Wednesday 5 May 2010

Power Of The Daleks

The newly regenerated Second Doctor smells a rat when he meets friendly Daleks on a space colony.

Its hard to review a story that has so little of the original footage. At least we have the Telesnaps reconstruction and plenty of photographs. It is a great injustice that so little of this story survives, because it is a really good one.

It must have been a bizarre experience for viewers seeing the Doctor regenerate for the first time. A lot of them found it just too much too handle. The story rather reflects this with the companions, Ben and Polly treating the Second Doctor with suspicion. Perhaps the more recent fan who is familiar with Patrick Troughton might be a little troubled by Ben's hostility and aggression towards the Doctor.

It is probably the Doctor's recognition of the Dalek's and his determined confrontation of them that reassure the viewer that this really is their Doctor.

The great thing about the Daleks in this story is their cunning. They pretend to be faithful servants of the human colonists but are plotting to exterminate them all. In later stories, the Daleks lacked this cunning and needed Davros to do their thinking for them. The Daleks ruthlessly exploit the divisions in the human colony.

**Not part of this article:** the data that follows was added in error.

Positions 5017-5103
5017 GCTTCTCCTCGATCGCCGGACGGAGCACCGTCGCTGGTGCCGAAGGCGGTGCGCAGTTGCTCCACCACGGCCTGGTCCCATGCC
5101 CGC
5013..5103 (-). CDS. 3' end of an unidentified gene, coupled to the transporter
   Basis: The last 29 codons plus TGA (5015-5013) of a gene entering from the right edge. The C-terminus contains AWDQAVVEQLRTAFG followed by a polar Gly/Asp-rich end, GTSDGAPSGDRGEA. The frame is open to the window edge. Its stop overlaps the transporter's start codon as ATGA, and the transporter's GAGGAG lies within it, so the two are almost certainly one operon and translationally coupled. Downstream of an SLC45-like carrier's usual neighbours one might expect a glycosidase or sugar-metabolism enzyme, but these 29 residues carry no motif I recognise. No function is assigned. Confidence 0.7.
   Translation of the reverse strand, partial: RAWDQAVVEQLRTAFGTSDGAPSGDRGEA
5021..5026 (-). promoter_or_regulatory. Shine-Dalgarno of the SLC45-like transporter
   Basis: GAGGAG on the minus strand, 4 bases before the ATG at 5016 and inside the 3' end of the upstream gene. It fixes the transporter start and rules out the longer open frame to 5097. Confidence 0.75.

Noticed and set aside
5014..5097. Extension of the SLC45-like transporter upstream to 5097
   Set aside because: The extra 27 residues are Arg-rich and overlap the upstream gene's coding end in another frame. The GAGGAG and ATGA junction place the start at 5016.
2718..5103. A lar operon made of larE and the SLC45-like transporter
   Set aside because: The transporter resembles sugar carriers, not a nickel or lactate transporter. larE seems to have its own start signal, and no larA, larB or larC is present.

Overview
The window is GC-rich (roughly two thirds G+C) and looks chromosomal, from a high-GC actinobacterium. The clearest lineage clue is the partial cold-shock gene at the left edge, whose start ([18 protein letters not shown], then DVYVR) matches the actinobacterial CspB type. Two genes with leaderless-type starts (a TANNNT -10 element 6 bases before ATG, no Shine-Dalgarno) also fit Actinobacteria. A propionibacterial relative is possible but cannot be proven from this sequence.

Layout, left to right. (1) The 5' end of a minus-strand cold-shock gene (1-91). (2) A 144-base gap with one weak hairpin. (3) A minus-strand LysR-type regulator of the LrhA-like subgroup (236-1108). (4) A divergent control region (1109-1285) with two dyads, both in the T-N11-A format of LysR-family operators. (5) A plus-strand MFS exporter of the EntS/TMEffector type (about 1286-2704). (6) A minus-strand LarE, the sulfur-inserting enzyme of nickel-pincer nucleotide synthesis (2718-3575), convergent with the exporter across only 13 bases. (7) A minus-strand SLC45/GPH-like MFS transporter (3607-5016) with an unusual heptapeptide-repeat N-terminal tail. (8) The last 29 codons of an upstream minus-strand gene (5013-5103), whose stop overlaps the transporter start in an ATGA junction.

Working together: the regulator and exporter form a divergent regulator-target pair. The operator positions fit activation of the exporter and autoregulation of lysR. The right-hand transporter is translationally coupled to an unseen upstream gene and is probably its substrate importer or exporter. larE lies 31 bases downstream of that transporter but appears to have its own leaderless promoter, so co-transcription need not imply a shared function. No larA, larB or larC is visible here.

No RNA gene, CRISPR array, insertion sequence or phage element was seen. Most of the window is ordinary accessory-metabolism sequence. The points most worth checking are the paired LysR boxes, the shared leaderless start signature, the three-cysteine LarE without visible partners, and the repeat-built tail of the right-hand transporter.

Patrick Troughton gives a great perforance as the new Doctor. He has not quite made the role his own yet, but he introduces the new clown-like persona. I particularly like the moment where he avoids his companions' questions by playing his recorder. We also see something of his manic frustration as he fails to persuade the colonists of the dangers of the Daleks.

The story takes a cue from Gogol's The Government Inspector, with the Doctor impersonating the murdered Earth Examiner. David Whitaker's writing is a good deal cleverer than any of the Dalek stories of Terry Nation, who had a tendency to resort to stock plots.

Power of the Daleks has some great, well-drawn characters. The power-hungry woman, Janly is particularly well portrayed, but full marks also go to the misguided scientist, Lesterton. The evil cunning of the Daleks is matched by the ambition, arrogance and ruthlessness of the colonists. The Dalek's question "Why do human beings kill human beings?" is poignant.

The high body count in this story is surprising, one almost feels like the Saward era is here already. I am not a big fan of massacres in Doctor Who. Still, many of the colonists, like Janly, deserve their fate.

One thing I paricularly love; Polly is given a futuristic colony outfit that includes a pair of flip flops. I am glad to see that flip flops will still be in style in the days of space exploration!

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